I was recently speaking in Virginia where I had the good fortune to be booked at the same convention as one of my favorite Colorado speakers, Susan Carnahan. (Susan is based in Monument, Colorado.)
I got to see one of her two breakout sessions (on networking) and she absolutely killed. She is a charming and wonderful trainer, and the audience totally responded.
She is skilled, articulate, agreeable, talented, lively and experienced. But to be honest, my favorite moment had something to do with her hair. She was making a point for her audience when she made a gesture with her hand to her hair which resulted in her hair style looking a bit funky. Not bad… but not as perfect as I bet Susan would have liked it.
A few women from the audience (who loved her, I remind you) laughed with her and pointed out the hair foul.
Now a less relaxed and professional speaker would have freaked. But not Susan. She just said, “Oh, what? My hair is goofed up?” They nodded. She fixed, smiled, laughed, thanked them, and went on with her breakout session.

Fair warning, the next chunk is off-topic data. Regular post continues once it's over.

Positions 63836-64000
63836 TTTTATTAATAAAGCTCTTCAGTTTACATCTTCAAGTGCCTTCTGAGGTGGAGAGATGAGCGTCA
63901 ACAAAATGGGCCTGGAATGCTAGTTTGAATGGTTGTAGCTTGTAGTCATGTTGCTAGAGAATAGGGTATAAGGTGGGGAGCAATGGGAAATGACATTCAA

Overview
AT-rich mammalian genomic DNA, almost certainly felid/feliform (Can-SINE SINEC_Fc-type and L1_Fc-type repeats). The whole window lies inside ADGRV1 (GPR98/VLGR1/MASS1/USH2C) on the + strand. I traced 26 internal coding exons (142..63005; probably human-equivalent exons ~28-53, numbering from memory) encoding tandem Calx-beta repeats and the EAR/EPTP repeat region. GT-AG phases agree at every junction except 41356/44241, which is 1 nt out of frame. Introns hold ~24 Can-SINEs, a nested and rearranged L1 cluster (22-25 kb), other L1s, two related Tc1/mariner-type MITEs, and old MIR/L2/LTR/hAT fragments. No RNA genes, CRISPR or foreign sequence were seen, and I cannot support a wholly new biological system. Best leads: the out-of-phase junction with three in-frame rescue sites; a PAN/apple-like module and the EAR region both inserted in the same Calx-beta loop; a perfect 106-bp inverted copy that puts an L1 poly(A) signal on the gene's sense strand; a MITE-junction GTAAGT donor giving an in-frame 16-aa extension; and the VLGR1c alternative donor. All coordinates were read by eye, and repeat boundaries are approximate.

What was the result? The audience loved the fact that she was so “normal.” All of us get our hair messed up, our shirt collar bunched up, a bit of broccoli in our teeth, whatever. And most of us would prefer for these kind of things NOT to happen in front of an audience.
We loved Susan because she was so like us. She has the same problems that the rest of us have. And she handled it so gracefully that we loved her all the more for it.
What’s my point? If you’re looking for professional speakers pick one that the audience can relate to. Speakers who are “too perfect” and “too polished” may have great speakers’ skills, but if they don’t connect to the audience they leave everybody with a hollow feeling. Audiences today are way to sophisticated to be fooled by people they perceive as plastic.
But when pro speakers demonstrate their human-ness (is that a word?) the way Susan Carnahan did, the connection is solid, strong, and totally attractive and lovable. We connected to Susan because she proved she is so much like us.
We all can learn from Susan. Next time you have something go wrong, just remember that we all goof up. And what will separate you from the rest is the way you handle it. Just be humble, honest, and smile. And the world will love you for it.
Way to go Susan!
PS. I am great at making these human mistakes. But to be honest, I’d KILL to have a bad hair moment like Susan. I’d kill to have hair. Period.
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